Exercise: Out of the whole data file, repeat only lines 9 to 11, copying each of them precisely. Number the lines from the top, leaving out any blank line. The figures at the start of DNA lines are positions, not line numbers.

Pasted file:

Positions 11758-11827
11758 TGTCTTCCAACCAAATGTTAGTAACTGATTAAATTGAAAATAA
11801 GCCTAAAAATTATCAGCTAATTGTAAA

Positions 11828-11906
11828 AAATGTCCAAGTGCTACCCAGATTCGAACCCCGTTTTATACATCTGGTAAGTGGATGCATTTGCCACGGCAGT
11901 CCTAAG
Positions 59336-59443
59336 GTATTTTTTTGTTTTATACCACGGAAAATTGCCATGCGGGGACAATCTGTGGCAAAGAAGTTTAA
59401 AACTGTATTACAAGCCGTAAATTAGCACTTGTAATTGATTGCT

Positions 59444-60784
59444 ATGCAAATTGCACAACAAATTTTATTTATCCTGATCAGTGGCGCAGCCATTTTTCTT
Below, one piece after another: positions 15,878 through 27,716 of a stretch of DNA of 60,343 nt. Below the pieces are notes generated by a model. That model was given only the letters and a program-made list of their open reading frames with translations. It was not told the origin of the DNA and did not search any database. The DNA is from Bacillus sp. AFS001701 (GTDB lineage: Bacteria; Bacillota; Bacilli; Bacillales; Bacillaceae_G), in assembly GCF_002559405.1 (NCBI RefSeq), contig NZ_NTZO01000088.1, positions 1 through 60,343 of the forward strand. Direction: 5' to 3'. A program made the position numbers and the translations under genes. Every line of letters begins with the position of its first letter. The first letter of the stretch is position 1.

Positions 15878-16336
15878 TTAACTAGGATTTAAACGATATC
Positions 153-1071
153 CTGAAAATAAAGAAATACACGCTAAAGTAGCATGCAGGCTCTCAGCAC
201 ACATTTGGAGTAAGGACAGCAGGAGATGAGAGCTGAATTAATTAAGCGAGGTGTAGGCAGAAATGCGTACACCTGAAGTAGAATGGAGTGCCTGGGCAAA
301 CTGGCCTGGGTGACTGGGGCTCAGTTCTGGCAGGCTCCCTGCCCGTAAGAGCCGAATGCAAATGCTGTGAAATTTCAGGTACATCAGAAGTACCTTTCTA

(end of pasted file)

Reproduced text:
59401 AACTGTATTACAAGCCGTAAATTAGCACTTGTAATTGATTGCT

Positions 59444-60784
59444 ATGCAAATTGCACAACAAATTTTATTTATCCTGATCAGTGGCGCAGCCATTTTTCTT